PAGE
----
If you visit Germany, you will probably be surprised at the lack of discarded bottles and packaging that you notice in the street: 98.5% of them are recycled. A far cry from Spain, where we only recycle 30%. The remaining 70% -packaging tossed into the street, or that have gone and blocked up other containers etc. - end up in landfill or incinerators. And it’s you, not the companies that have produced this packaging, who pays, through your local taxes, for getting rid of it because the bottlers only take responsibility for what goes into the yellow containers.
How do we turn this situation around? Well, by reverting to the system that we used years ago, when we returned the empty bottles to the shop where we bought the drink.
In Germany, when you buy a drink you pay the “contaminant cost” of the bottle (25 cents). The empties either have to be returned to a machine that gives you a receipt exchangeable for the value of the empties, or directly to the shop where you bought them.
The advantages of this system, called the Deposit, Return and Reimbursement System (DRRS) for packaging are by no means insignificant:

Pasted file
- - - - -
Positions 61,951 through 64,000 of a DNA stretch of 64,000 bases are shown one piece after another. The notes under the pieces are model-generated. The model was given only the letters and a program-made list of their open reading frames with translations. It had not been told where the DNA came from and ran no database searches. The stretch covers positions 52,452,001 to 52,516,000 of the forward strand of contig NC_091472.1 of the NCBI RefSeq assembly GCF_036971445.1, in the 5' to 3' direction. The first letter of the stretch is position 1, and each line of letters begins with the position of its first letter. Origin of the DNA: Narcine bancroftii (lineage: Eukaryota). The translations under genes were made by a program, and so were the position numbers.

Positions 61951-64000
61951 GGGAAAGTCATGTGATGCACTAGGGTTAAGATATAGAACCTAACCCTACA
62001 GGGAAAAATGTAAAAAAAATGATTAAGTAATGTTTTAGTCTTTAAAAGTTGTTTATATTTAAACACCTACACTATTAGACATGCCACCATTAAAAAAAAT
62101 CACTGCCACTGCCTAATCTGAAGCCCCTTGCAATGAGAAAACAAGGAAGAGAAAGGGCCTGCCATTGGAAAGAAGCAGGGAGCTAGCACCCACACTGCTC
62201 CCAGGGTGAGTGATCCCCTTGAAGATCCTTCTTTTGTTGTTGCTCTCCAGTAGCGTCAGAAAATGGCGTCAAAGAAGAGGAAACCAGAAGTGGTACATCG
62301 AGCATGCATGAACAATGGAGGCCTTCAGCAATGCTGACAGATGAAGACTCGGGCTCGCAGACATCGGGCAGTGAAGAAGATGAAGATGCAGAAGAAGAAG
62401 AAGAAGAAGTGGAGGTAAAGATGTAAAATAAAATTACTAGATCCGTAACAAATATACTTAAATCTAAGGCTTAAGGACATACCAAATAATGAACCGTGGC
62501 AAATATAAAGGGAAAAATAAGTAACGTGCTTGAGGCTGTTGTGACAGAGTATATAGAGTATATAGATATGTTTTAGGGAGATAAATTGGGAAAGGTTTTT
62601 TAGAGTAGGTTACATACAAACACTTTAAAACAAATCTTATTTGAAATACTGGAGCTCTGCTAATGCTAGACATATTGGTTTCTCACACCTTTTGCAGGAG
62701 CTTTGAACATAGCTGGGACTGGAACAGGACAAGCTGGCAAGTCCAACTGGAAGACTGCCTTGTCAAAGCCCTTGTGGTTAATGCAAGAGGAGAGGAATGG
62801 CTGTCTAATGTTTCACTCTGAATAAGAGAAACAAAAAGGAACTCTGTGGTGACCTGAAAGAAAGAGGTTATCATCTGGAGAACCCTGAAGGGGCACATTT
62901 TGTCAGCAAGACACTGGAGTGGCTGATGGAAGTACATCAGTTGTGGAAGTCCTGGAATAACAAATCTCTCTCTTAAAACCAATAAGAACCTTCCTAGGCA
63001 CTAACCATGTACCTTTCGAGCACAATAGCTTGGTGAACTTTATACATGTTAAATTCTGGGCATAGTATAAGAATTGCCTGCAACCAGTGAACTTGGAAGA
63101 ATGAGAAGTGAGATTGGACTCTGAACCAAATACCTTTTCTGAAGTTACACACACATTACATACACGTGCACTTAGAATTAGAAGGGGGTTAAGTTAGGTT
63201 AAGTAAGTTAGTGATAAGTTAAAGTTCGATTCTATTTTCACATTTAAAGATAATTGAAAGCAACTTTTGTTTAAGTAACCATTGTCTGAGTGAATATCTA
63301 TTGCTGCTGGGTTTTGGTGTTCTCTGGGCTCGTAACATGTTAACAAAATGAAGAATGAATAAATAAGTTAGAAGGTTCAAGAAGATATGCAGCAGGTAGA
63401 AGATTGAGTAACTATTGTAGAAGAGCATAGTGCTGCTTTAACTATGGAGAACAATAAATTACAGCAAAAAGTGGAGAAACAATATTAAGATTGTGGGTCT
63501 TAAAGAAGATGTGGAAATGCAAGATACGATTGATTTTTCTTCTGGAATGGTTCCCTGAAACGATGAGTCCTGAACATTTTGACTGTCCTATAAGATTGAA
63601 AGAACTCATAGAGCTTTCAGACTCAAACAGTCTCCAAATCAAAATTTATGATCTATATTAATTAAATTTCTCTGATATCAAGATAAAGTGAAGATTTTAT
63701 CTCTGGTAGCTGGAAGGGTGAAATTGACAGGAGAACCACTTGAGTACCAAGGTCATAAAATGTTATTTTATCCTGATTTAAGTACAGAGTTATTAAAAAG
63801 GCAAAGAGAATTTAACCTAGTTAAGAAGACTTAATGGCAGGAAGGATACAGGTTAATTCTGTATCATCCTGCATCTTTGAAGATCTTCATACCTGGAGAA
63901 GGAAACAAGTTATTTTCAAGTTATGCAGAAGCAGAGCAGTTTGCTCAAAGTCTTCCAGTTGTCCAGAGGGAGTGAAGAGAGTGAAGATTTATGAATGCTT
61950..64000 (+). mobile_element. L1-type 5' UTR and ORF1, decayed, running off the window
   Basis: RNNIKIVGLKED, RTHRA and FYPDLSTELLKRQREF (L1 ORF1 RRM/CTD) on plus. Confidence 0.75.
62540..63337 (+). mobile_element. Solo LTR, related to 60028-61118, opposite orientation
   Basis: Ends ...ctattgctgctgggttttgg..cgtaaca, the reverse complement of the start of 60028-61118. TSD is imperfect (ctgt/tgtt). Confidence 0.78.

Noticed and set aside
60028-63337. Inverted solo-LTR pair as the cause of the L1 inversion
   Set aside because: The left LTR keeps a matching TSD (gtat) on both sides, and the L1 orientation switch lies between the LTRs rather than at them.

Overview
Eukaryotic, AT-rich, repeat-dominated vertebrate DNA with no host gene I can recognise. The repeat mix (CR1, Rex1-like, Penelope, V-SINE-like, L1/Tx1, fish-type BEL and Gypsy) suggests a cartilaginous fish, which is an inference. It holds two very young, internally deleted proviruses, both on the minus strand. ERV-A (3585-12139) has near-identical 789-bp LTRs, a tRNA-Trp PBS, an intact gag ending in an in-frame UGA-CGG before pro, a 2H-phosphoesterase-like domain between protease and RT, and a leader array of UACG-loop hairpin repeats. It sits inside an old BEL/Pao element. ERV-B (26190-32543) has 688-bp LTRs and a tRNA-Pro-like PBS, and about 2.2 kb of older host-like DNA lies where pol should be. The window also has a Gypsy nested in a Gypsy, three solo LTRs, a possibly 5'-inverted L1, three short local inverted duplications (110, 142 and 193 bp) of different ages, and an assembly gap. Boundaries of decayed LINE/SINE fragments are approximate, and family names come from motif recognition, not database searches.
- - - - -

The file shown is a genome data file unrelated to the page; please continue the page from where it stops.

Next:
- From waste to resource: the empties deposit machines are cleaner and more efficient, which means that the empties can be turned into packaging of the same quality.
- Less rubbish in the streets: as the empty has an exchange value, it is rare to see bottles in the street.
- Municipal savings: by reducing waste in landfill and incinerators, the local councils save money since they are the ones who bear the cost. By having less rubbish in the streets, the council cleaning service can be reduced.
- Public awareness: the public is taking an active part in dealing with its rubbish; it sees what it is consuming and the value of the material that was often tossed carelessly aside.
- Generator of employment: DRRS have shown themselves to be generators of green employment owing to the quality and quantity of material that is recovered and to the efficiency of the system and widespread participation of the public.
- Fewer CO2 emissions: disposing of bottles using incinerators and landfill is dispensed with. In addition, by re-using, fewer disposable bottles are produced - also a cause of contamination. Did you know that in Spain 51 million drink bottles come onto the market every day?
How do we get to where Germany and 33 countries and regions round the world have got to? By lobbying the Spanish government to include in its Ley de Residuos (Waste Bill) a clause implementing the Deposit, Return and Reimbursement System (DRRS) for empties as an obligation, not an option.
To NGOs, unions and that part of the recycling industry that make up the Retorna association - we shall explain how!